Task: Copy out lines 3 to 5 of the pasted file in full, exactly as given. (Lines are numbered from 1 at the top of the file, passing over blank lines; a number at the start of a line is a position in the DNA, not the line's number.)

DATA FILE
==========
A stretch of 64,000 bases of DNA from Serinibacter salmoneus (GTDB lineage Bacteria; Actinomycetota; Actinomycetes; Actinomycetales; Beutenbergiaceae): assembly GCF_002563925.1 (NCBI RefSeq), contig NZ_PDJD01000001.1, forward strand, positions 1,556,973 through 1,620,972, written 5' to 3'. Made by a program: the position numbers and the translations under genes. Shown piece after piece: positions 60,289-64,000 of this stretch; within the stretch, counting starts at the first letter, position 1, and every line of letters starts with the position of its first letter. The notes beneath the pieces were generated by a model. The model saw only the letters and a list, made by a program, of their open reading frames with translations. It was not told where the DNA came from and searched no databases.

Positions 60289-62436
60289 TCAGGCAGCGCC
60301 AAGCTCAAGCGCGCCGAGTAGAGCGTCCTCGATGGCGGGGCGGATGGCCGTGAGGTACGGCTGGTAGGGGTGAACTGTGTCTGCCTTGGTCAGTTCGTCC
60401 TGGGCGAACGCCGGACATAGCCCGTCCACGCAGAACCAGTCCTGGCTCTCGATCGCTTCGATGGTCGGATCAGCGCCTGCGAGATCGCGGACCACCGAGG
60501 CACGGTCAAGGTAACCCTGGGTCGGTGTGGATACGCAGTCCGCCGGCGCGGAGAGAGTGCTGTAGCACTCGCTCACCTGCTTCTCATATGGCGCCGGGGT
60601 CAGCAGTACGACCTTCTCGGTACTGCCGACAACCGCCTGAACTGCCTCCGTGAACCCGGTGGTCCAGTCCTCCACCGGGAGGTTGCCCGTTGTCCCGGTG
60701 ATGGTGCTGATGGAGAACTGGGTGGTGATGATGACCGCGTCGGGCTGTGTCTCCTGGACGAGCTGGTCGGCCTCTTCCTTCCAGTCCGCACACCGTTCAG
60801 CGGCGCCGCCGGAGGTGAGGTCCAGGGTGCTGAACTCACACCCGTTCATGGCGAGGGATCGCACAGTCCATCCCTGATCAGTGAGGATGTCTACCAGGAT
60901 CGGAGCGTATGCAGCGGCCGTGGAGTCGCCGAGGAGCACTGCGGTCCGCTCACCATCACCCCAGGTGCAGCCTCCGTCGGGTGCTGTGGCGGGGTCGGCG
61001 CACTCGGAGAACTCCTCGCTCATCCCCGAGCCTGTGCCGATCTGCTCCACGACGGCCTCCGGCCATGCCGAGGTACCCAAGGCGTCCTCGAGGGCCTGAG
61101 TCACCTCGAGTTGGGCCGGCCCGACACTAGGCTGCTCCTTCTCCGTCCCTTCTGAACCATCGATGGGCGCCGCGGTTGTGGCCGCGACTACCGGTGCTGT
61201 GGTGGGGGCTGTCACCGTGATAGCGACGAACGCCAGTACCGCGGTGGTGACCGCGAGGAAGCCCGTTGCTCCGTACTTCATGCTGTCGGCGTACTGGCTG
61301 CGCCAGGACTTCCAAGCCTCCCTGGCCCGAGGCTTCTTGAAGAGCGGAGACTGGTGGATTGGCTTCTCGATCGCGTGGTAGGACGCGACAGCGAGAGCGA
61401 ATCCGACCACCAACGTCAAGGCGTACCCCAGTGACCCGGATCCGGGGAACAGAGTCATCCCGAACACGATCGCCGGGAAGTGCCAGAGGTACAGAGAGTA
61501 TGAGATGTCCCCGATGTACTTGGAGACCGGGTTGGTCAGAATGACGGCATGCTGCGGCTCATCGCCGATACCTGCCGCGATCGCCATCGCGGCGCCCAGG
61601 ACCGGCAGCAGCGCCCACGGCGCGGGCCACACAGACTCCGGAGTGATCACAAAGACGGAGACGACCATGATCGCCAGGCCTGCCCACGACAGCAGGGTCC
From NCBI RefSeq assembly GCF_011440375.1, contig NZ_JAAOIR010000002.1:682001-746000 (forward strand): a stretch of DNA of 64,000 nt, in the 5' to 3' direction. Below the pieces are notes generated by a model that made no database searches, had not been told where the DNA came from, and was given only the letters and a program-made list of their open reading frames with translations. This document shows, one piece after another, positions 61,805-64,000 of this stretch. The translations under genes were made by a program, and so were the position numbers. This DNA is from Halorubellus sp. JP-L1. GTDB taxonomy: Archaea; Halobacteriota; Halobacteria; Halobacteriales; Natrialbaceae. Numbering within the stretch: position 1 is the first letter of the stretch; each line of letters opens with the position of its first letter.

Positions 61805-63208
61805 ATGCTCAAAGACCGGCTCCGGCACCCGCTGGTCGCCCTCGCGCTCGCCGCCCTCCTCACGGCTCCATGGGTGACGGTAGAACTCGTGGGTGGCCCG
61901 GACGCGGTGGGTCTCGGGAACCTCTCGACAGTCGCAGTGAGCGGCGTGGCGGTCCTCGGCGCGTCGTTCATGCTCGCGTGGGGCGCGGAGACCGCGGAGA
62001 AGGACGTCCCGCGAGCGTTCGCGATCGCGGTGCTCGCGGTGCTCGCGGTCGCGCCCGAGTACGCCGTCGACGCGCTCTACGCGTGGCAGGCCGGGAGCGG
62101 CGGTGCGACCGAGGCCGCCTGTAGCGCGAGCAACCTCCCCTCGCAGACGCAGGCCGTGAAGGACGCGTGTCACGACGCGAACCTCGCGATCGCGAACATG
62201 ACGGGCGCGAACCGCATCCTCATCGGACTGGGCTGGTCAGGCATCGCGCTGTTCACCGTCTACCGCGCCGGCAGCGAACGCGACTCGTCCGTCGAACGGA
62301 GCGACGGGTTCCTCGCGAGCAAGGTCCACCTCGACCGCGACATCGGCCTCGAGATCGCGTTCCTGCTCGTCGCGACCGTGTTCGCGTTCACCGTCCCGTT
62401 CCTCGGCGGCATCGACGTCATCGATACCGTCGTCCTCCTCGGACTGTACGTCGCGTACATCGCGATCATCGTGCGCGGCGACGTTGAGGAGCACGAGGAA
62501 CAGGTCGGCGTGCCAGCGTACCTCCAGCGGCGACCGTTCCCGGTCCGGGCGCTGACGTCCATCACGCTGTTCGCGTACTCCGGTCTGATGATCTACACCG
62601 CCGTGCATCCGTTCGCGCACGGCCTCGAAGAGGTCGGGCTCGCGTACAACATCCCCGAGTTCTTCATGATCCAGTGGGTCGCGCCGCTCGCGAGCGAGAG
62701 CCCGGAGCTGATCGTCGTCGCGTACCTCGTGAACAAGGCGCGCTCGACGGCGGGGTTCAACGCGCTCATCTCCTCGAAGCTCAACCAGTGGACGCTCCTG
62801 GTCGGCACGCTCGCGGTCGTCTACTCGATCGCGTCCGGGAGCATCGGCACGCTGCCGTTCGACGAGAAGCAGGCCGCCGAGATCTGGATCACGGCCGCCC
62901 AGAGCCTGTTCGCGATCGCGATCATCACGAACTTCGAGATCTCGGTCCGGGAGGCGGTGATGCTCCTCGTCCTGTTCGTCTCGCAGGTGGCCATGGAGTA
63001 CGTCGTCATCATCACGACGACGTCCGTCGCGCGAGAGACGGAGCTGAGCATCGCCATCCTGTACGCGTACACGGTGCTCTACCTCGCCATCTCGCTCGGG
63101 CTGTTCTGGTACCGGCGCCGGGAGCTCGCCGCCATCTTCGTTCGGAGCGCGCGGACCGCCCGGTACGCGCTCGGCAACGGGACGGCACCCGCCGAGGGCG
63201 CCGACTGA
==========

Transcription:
60289 TCAGGCAGCGCC
60301 AAGCTCAAGCGCGCCGAGTAGAGCGTCCTCGATGGCGGGGCGGATGGCCGTGAGGTACGGCTGGTAGGGGTGAACTGTGTCTGCCTTGGTCAGTTCGTCC
60401 TGGGCGAACGCCGGACATAGCCCGTCCACGCAGAACCAGTCCTGGCTCTCGATCGCTTCGATGGTCGGATCAGCGCCTGCGAGATCGCGGACCACCGAGG